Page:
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No Commercial Market
by Dr. H. Paul Shuch, Exectuive Director

The privatization of SETI, the scientific Search for Extra-Terrestrial Intelligence, is in trouble -- and not for the reasons you might assume. Once a glamorous NASA project, SETI was orphaned when Congress pulled their funding in 1993. Since then, several nonprofit organizations, including the grass roots, international SETI League, have stepped up to the plate. I am privileged to coordinate a global network of amateur radio telescopes, all seeking evidence of our cosmic companions. But now, all that is in jeopardy.

Our flagship enterprise is Project Argus, an ambitious effort to deploy 5,000 small backyard dishes around the world, and thus see in all directions at once. During the past eight years, though devoted hams and skilled experimenters have been building up SETI stations out of kits, surplus and scrounged materials, our numbers have grown painfully slowly. People have been insisting that, in order for us to approach our ambitious goal of all-sky coverage, commercial vendors must offer inexpensive, turnkey SETI systems. But major manufacturers (including Radio Shack ) have declined to get involved in this endeavor, because they perceived that no mass market exists. It appears that they are right.

Perhaps you recall the Seeker 2000, a nearly turnkey SETI package (receiver, LNA, feedhorn, cables -- just add dish and stir) introduced by Radio Astronomy Supplies about four years ago. After a year of heavy promotion, RAS had sold exactly one system (to SETI League Hardware Committee chairman Lee Kitchens), and decided to discontinue the product line. I can't say that I can fault that business decision.

Not long ago, one of our members (in Siberia, no less!) informed me that the link from our top web page to "Complete SETI Systems from Grove Enterprises" no longer worked. I emailed to Bob Grove (owner of that erstwhile equipment supplier, and publisher of Monitoring Times) to question its disappearance. His response:

"Over the period of years that we carried the equipment and promoted it on our web page, we never received a single order. Without a doubt on my part, they are probably hams for the most part who are immersed so deeply into the hobby that they don't need to buy systems; they can assemble whatever's required from their own resources. But we were pleased to try the experiment and lost very little money doing it."

Bob had spent both time and money designing SETI packages, promoting them in his catalog and magazine advertisements, and devoting web server space to SETI equipment and The SETI League. We are grateful for his effort. But Bob is running a business, not a non-profit (that's my responsibility!) And he just can't stay in business by promoting products for which there's no market. So, of course he made the logical decision, and pulled the plug.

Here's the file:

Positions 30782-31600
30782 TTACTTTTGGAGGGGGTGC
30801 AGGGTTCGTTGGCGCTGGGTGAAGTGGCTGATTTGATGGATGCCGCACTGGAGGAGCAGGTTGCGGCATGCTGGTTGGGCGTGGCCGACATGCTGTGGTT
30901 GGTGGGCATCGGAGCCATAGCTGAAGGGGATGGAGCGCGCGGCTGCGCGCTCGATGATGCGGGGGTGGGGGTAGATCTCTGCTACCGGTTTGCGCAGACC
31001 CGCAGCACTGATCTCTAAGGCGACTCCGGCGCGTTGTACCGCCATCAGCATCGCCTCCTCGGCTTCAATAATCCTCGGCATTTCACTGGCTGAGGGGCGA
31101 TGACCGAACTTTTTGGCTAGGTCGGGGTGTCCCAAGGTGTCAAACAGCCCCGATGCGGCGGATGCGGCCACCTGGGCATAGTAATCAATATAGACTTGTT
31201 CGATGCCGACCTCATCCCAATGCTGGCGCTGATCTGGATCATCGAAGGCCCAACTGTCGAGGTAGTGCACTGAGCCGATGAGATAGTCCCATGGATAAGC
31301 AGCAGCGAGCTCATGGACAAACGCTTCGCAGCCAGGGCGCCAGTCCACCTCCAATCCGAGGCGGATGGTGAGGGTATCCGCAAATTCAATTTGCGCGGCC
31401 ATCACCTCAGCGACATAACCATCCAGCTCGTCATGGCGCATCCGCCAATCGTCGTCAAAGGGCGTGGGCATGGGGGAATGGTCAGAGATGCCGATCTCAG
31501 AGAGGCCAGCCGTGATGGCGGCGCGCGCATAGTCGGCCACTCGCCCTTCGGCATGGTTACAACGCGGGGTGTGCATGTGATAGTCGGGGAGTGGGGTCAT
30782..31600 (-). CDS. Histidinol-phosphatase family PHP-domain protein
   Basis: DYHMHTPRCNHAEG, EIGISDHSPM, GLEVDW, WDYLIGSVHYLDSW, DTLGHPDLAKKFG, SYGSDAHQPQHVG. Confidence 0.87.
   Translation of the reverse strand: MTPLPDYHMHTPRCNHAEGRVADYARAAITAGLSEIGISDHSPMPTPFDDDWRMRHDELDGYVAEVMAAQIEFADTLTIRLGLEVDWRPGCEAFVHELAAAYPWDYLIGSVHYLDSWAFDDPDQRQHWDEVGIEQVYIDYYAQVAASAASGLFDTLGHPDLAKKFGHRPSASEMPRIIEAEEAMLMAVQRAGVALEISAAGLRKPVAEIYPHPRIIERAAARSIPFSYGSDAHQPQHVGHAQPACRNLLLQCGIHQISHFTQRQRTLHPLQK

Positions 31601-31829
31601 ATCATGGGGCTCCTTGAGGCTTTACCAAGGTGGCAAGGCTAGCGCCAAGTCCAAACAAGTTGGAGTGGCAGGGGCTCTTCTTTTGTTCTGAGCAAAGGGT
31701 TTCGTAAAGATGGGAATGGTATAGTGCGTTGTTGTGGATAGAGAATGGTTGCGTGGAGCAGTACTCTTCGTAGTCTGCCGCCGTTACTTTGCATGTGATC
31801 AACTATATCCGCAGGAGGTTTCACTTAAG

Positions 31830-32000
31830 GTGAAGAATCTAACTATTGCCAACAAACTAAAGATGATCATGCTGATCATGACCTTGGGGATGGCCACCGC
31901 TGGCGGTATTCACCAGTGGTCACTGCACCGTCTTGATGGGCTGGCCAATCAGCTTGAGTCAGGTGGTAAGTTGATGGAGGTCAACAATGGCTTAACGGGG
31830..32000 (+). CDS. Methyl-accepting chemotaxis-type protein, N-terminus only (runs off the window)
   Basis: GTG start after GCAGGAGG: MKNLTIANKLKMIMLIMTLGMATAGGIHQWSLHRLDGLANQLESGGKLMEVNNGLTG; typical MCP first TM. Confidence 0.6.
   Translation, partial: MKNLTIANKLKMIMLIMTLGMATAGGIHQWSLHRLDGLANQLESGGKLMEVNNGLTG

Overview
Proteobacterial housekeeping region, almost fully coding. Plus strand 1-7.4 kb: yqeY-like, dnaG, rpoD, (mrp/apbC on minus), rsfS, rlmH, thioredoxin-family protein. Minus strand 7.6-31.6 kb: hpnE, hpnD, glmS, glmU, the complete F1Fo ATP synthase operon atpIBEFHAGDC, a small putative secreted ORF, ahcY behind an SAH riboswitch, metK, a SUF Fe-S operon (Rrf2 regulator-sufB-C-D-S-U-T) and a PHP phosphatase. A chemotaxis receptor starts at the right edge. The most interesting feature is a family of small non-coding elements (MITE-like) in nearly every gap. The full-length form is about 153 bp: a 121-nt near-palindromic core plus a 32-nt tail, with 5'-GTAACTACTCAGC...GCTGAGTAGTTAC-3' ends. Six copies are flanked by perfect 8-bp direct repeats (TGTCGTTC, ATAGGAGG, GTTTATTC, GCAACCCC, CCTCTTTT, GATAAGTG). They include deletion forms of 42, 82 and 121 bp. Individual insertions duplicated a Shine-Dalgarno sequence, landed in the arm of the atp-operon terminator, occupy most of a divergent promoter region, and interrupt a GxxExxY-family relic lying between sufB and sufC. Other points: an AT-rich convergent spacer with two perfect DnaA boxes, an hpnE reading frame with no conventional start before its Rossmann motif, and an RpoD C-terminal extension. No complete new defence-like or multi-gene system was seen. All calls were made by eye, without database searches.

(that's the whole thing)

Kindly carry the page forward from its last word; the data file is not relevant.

But what of all those potential SETIzens who have long said to me, "I'll build a station if someone will produce commercial equipment that I can set up without having to be (or hire) an engineer"? I conclude that they were just making excuses. If someone isn't willing to spend as much on a SETI station as families typically spend on a weekend holiday at Disneyland, I figure he or she just isn't all that interested. And since nobody seems willing to put his money where his mouth is, I am forced to rethink the goals of Project Argus.

Chief among those goals was that notion of 5,000 active stations around the world, pointed in all directions at once. About six years ago, in our growth phase, I made the mistake of extrapolating, and optimistically projected full-sky coverage "by mid-2002". Well guess what, folks -- we didn't make it! Having stagnated at just over 100 stations for the past two years, I figure we've pretty much tapped out the pool of techie hobbyists -- and can't really expect significant growth until something changes.

I thought that "something" was the availability of commercial turnkey systems. Apparently I was wrong. Now, I haven't a clue what that "something" might be. But I do know it's time to redefine our objective for Project Argus. Instead of full-sky coverage, perhaps what we should be striving for is the very best science we can do with however many stations we can muster.

Our 100+ radio telescopes are still more than exist in the rest of the world (combined). Still, some are been saying that The SETI League is a failure, for falling short of our goal by a factor of fifty. Maybe so. For that matter, since its stated objective was to detect solid evidence of extraterrestrial intelligence, which we have not yet done in four decades of searching, I could argue that the entire SETI enterprise is a failure.

Believe that, and you'll be snatching defeat out of the jaws of victory.

Disclaimer: The opinions expressed in editorials are those of the individual authors, and do not necessarily reflect the position of The SETI League, Inc., its Trustees, officers, Advisory Board, members, donors, or commercial sponsors.

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